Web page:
Australia, Wet or Dry, North or South: Addressing Environmental Impacts and the Exclusion of Aboriginal Peoples in Northern Water Development
Lily O'Neill, Lee Godden, Elizabeth Macpherson, Erin O'Donnell, 'Australia, Wet or Dry, North or South: Addressing environmental impacts and the exclusion of Aboriginal peoples in northern water development', in Environmental and Planning Law Journal Vol. 33 No. 4 (2016)
25 Pages Posted: 26 May 2016
Date Written: May 26, 2016
Within Australia almost since colonisation, there have been debates about whether water supply would pose a ‘limit’ to expansion of settlement. The seminal work by economist Bruce Davidson, ‘Australia Wet or Dry?’ in the mid-twentieth century critically examined the public money invested in large-scale irrigated agriculture in the north of the continent, and indirectly critiqued irrigation schemes in the Murray Darling Basin. Davidson coined the term ‘the Northern Myth’ to describe a widely held belief in the ability of Northern Australia to accommodate vastly expanded irrigated agricultural operations because of abundant water and land.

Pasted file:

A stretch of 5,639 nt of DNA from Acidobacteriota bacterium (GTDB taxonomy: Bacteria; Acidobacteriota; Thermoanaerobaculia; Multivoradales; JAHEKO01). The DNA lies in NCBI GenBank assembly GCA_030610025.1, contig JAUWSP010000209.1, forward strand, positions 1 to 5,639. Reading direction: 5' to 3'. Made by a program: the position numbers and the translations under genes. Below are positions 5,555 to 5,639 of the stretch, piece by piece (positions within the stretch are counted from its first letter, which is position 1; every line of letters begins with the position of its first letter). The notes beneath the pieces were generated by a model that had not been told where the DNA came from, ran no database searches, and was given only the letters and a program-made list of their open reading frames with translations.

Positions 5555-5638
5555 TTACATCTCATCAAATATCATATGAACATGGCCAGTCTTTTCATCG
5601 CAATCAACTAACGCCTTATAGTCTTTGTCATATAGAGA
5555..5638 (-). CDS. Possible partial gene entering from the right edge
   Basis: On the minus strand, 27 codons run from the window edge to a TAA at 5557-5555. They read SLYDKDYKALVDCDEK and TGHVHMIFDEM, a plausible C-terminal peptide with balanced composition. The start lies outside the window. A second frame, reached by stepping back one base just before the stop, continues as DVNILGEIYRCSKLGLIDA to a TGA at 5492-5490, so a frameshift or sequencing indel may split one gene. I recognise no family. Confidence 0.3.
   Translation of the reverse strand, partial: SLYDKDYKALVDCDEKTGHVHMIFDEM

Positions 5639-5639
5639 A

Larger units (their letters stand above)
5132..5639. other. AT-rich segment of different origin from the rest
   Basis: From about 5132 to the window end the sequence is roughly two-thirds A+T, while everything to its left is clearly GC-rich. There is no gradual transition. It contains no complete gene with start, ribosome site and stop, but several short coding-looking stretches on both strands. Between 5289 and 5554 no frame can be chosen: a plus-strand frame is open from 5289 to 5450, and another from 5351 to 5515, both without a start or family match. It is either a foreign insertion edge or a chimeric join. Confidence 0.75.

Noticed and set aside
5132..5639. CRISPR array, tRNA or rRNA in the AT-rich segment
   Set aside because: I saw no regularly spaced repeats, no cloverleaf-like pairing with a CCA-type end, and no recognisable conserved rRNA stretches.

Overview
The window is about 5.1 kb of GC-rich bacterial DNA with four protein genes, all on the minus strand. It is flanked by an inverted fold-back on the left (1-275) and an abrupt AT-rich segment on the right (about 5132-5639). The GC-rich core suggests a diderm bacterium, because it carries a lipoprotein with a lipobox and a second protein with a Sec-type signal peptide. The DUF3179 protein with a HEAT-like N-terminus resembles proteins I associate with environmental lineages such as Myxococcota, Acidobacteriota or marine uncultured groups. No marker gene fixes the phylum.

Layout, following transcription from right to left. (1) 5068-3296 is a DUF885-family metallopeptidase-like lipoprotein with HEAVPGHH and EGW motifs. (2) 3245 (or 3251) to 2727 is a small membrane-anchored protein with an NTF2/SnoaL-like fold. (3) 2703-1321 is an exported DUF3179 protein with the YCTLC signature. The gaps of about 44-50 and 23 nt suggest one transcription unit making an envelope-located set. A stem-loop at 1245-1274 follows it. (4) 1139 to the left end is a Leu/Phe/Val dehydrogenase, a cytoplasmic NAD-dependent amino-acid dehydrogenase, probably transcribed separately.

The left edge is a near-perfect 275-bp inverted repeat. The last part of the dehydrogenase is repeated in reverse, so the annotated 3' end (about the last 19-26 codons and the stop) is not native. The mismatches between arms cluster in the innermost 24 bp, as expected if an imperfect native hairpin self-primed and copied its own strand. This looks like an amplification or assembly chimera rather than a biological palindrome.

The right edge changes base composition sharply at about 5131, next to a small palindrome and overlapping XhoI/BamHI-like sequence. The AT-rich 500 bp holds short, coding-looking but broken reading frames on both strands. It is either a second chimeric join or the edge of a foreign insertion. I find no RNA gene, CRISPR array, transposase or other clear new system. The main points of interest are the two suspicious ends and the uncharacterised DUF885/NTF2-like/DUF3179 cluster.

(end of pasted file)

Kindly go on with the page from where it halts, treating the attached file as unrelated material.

This paper examines the current policy promoting northern development, including proposed significant extensions to dams and other water supply projects in Northern Australia. It places the latest push for northern water development in the broader historical context of Australian water resource management, finding continual reiteration of ideas that engineers can ‘create water’ and find technical ‘solutions’ to overcome the limitations of a ‘drought-ridden continent’.
We argue future policy directions in Northern Australia must draw on the lessons of past water resource policy with respect to two crucial aspects: redressing the historical and current exclusion of Aboriginal peoples’ rights to water, and the embedding of environmental values in strategic water planning.
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